Case, however, thinks that the Mac App Store gives more legitimacy to an app than does a retail store. "But even [in retail stores] it was kind of hit-and-miss: you go and buy some boxed software and it turns out it's terrible," he said. "But of course nobody goes to retail stores to look for software anymore. There is a little bit if you go to an Apple [bricks and mortar] store, but it's a very, very dwindling shelf space."
To Case, the Mac App Store means he doesn't have to worry about that dwindling shelf space anymore. "The biggest thing that [the Mac App Store] has changed for our business is that we've shut down retail here in the States. That's enough of printing boxes, and shipping them places, and building up inventory, and having to destroy boxes when we've released a new version. All of those headaches are just gone."
From his point of view, the 30 per cent cut that Apple takes is a win-win deal. "Compared to, say, the retail percentages," he told us, "that's more the other way around in retail – you're lucky if you clear 30 per cent by the time everything is done. So having a channel where you get to keep 70 per cent? That's great."
And it's a win-win-win if you add in the consumer, Case believes. "The purchasing experience is just so much easier. You press this button – and presumably you've already set up your iTunes account in there, so it's just going to charge your credit card – download the app, it's installed on your Dock, and you're done. You don't have to go figure out what kind of an installer it is. 'Is it a package? Is it a DMG? Is it a ZIP? Do I drag it to Applications? Do I have to use an installer? How do I uninstall it later?'"
Siegel, however, isn't yet convinced that Apple's 30 per cent take is good for his company. He's waiting for more time, more data. "The obvious reason for not instantly converting all of our sales over to the App Store is we don't want to instantly give up 30 per cent of our revenue stream," he said. "Numerically, if the App Store generates 130 per cent additional sales, then the 30 per cent is worth it."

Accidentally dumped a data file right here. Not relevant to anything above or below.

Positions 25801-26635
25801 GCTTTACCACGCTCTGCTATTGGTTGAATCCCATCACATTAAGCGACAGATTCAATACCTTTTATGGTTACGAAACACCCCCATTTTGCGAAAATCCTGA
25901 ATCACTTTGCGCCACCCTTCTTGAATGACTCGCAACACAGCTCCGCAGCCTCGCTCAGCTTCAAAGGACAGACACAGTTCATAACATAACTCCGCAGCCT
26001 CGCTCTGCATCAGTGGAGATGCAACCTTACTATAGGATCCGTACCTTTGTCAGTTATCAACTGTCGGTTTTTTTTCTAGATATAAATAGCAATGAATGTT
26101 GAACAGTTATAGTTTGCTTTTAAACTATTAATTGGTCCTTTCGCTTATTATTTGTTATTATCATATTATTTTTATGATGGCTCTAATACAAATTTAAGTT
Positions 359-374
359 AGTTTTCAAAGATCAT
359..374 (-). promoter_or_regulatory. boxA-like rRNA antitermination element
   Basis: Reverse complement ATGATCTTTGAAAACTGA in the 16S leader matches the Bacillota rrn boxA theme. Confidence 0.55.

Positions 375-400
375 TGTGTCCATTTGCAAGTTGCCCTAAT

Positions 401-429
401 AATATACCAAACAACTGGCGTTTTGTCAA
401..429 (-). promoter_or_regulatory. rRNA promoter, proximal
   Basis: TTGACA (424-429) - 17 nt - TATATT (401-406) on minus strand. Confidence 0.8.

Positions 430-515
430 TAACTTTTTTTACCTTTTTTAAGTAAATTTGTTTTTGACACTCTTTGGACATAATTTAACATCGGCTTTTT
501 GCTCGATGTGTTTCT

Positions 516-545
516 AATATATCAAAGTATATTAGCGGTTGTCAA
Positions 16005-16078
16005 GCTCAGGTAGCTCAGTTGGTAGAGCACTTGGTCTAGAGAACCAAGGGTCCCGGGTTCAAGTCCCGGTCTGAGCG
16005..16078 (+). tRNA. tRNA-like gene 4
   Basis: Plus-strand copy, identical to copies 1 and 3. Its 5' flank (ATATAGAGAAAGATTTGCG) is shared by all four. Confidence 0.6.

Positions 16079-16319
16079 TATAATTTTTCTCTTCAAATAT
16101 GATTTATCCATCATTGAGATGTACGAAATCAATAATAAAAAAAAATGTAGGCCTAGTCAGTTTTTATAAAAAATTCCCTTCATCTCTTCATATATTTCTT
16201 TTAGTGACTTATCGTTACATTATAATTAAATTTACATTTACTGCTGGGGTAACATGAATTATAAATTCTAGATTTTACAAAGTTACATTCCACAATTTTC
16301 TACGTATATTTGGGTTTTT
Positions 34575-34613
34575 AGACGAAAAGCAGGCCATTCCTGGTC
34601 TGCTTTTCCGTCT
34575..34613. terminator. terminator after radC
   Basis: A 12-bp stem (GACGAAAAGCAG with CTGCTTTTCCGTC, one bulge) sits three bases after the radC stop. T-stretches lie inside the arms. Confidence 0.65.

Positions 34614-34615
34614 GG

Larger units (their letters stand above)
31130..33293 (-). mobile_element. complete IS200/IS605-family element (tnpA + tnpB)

Questions – and crickets – remain
Siegel also sees additional pitfalls in the Mac App Store model. "There are other costs to doing business in the App Store. A big one, especially for established companies who are used to doing it another way, is you lose control over the relationship with the customer. We don't know who our App Store customers are."
A big reason for Siegel's concern about losing the direct relationship with his customers that he develops from sales at Bare Bones Software's online store – and a major concern he has with the App Store as a whole – is that Apple provides no way for a developer to sell upgrades to their apps.
"Today there is no stated [paid] upgrade model, and for established developers who are used to doing business another way, that's a point of discomfort. At least for us it's not a [current] issue because we don't have an upgrade to sell right now – but when we do, it's going to be very important to have that question answered."
We asked Siegel if he had raised that concern with Apple. He has. Asked what Apple's answer was, he responded with an entomological metaphor for silence: "Crickets. 'We've heard this question. We know it's important. We don't have an answer.' Crickets."
The inability to get timely responses to questions he poses to Apple, or to get timely estimates of when an app will be approved or rejected, has created business problems for Siegel.
"There's a lot of opacity," he said, referring to dealing with Apple. "Typically there's a lack of feedback. You'll submit an app for review, and it's kind of like the original set of complaints about the iOS App Store" – meaning a lack of feedback.